Since this Sunday is Mother's Day, 2010 ... I'm posting an article I wrote for the occasion. I hope you enjoy the read, and that my ideas and tips bring Mothers and Daughters around the globe a little closer.

What do you want for Mother’s Day?

Photo: My Mother’s Daughter
By Debbie Mancini-Wilson
Best-Selling Author
Family Creativity Expert

Wouldn’t a glimpse into daughter’s heart be the best gift ever? Especially if it was willingly delivered to you, personally and exclusively mapped out by your daughter? I’ll bet right about now, there’s a bubble over your head with a great big, ‘Yeahbut’ in it. ‘Yeah, but how do I get that?’ ‘Yeah, but how do I even ask for that?’ ‘Yeah, but is it even possible?’

I’ll answer the last question first; it’s not only possible, chances are great that your daughter WANTS to give it to you! And, if you think you’ve got a big ol’ ‘Yeahbut’ rest assured that your daughter’s is even bigger! ‘Yeah, but I’m not sure my Mom wants to know what I’m thinking!’ ‘Yeah, but I don’t know how to do that!’ ‘Yeah, but I don’t know where to begin!’

Your first question (‘Yeah, but how do I get that?‘) is the easiest to answer. Just ask! OK, stop laughing, I’m serious here! You really should be paying attention:

The BIG ‘Yeah, but’ in the middle … ‘How do I even ask for that?’ is tricky, but the answer might just surprise you because you don’t really have to ask for it. You just simply lead her to it in a fun way.

I’m all about creativity … especially when it leads to warm-n-fuzzy moments that end up being lifetime memories!

With that said, let’s get creative and lead your daughter right into our perfect little plan! It’s totally acceptable to rub your hands together (mad scientist style) right about now.

“Crazy, am I? We'll see whether I'm crazy or not.” (Dr. Frankenstein)

Shall we begin? …

One of the easiest ways to get this party going is to offer to do this, too. In other words, you are not only asking your daughter to do this for you, you are doing it for her and swapping with each other on Mother’s Day. Below is an outline of how to write a special recipe … don‘t worry, there is no cooking involved.

First, prepare an outline similar to a recipe card and ask your daughter to fill it out as if she were giving someone who had never met her a recipe teaching them how to get to know a particular side of her inner-most self. You can repeat this fun exercise many different times, each time asking for a recipe to make a different ‘dish.’ And, of course, you will insert your name and your daughter’s name in place of ‘Debbie’ and ‘Shannon’ in the examples below.

Some ideas are: ‘The Debbie Dish’ that co-workers ask for when they need help with a project, or ‘The Debbie Dish’ that your charity of choice asks for when they are trying to raise funds, or ‘The Shannon Dish’ in the example below.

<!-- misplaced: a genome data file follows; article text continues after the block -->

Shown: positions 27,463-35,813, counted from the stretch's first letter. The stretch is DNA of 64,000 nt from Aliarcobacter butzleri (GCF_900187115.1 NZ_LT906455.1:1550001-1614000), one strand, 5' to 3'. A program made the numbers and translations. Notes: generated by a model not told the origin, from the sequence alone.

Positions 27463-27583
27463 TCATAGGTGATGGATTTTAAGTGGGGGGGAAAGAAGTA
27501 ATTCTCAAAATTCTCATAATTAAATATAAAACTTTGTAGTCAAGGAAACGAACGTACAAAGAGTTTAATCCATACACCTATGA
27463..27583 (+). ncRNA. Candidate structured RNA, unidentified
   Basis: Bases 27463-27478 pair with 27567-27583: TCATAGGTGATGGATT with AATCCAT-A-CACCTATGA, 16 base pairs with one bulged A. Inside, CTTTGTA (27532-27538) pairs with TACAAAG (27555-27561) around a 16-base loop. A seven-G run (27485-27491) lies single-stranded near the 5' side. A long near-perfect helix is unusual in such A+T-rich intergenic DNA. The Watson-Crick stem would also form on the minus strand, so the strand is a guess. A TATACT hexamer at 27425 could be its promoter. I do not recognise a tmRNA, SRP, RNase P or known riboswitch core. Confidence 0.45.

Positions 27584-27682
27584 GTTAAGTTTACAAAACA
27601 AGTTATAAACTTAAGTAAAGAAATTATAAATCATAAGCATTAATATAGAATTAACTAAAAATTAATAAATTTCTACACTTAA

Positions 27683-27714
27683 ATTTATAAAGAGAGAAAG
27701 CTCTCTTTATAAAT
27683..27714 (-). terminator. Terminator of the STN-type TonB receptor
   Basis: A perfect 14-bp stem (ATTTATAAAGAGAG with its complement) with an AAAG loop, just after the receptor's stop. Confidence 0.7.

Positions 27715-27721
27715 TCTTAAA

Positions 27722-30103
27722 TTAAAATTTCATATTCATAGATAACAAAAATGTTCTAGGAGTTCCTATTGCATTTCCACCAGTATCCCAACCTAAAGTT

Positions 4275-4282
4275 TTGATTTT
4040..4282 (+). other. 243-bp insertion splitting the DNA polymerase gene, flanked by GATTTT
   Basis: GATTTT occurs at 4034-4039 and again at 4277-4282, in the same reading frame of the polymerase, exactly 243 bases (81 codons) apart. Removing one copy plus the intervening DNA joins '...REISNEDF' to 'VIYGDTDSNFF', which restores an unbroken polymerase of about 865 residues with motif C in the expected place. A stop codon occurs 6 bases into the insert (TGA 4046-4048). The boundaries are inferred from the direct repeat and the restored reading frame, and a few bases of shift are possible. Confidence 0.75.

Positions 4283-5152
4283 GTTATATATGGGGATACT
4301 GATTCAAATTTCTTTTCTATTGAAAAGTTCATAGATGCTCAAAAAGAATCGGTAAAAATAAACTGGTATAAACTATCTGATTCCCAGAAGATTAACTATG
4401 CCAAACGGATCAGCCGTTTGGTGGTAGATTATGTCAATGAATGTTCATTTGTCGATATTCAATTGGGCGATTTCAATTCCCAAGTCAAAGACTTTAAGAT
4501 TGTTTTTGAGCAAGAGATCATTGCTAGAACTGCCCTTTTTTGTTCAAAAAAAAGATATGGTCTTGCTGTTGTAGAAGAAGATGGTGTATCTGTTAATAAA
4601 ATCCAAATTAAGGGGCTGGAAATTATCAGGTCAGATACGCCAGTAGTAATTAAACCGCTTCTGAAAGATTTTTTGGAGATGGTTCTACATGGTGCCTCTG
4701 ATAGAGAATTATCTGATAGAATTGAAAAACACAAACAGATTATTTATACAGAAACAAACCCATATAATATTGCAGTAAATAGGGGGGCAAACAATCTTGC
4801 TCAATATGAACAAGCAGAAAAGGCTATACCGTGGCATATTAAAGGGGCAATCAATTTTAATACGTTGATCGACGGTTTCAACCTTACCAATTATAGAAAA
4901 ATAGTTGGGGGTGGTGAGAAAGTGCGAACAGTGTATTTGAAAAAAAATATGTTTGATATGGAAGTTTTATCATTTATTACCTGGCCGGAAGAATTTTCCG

List of items in Shannon’s personal pantry: (Key ingredients that make Shannon the person she is today) Note: you might want to ask some friends or family members for words that describe you.

sense of humor
plain old silliness
charity work

Now design a recipe for a special ’Shannon Dish’ … This is a recipe to make: The ‘Shannon Dish’ friends ask for when they are in a dilemma.

List of ingredients pulled from Shannon’s personal pantry (in order of importance):
5%-sense of humor
Note: the ingredients total 100%

Instructions to make this ‘Shannon Dish’:

In a large bowl:
-Listen with 20% compassion because usually they just need to know that someone cares
-Add 20% understanding into the conversation, even if I don’t completely understand their point of view, I try to imagine their pain
-Even though I’m 100% sincere, mix 20% sincerity into my attitude when speaking; too much at this point might be mistaken for ‘sugary-sweet-shut-her-up-detachment’

In a small bowl:
-Try not to use too much kindness; limit it to 10% to give a fair opinion (not just jump on my friend’s bandwagon because she’s my friend) but still be kind
-Temper the 10% love with the kindness to keep a fair opinion
-Then add the remaining 4 ingredients
Faith is always needed
Creativity will help when you must toe the line between compassion and fairness
Honesty is a must; however, this smaller dose might be best to keep from hurting her feelings (can adjust accordingly with sense of humor to make up total combined 10%)
Always keep at least a small amount of the sense of humor (can adjust accordingly with honesty to make up total combined 10%)

Stir contents of small bowl in with the large bowl.

Once all ingredients are combined, mix them together with the friend’s emotions and allow to gently simmer for as long as the friend needs.

Then, remove from the heat of the moment, and allow to cool until set.

Now, Mom … this is a great way to get to know a lot about your daughter and her perception of herself as a friend, student (ask for a recipe that she’d give to her teacher), or even as a daughter (ask for a recipe for you). It is also a chance for you to open up and reveal a precious side of yourself to your daughter. I believe that she will feel honored, special and touched to know a deeper part of you.

And I bet I know how you will feel. You’re probably already feeling giddy with excitement because this will just about guarantee access to a part of your daughter’s soul that you might not even know existed. The bonus is that since she will be writing her own thoughts at her own pace, she will most likely be more open and free with her information.

There’s no better way to get something we want from someone than to make them feel like it’s their idea and that they are giving it to us on their terms. And hey, let’s face it, there’s something thrilling about pulling off a sneaky caper … Now, enjoy your Mother’s Day, you’re going to be awfully busy once the Oceans 11 casting crew hears about you!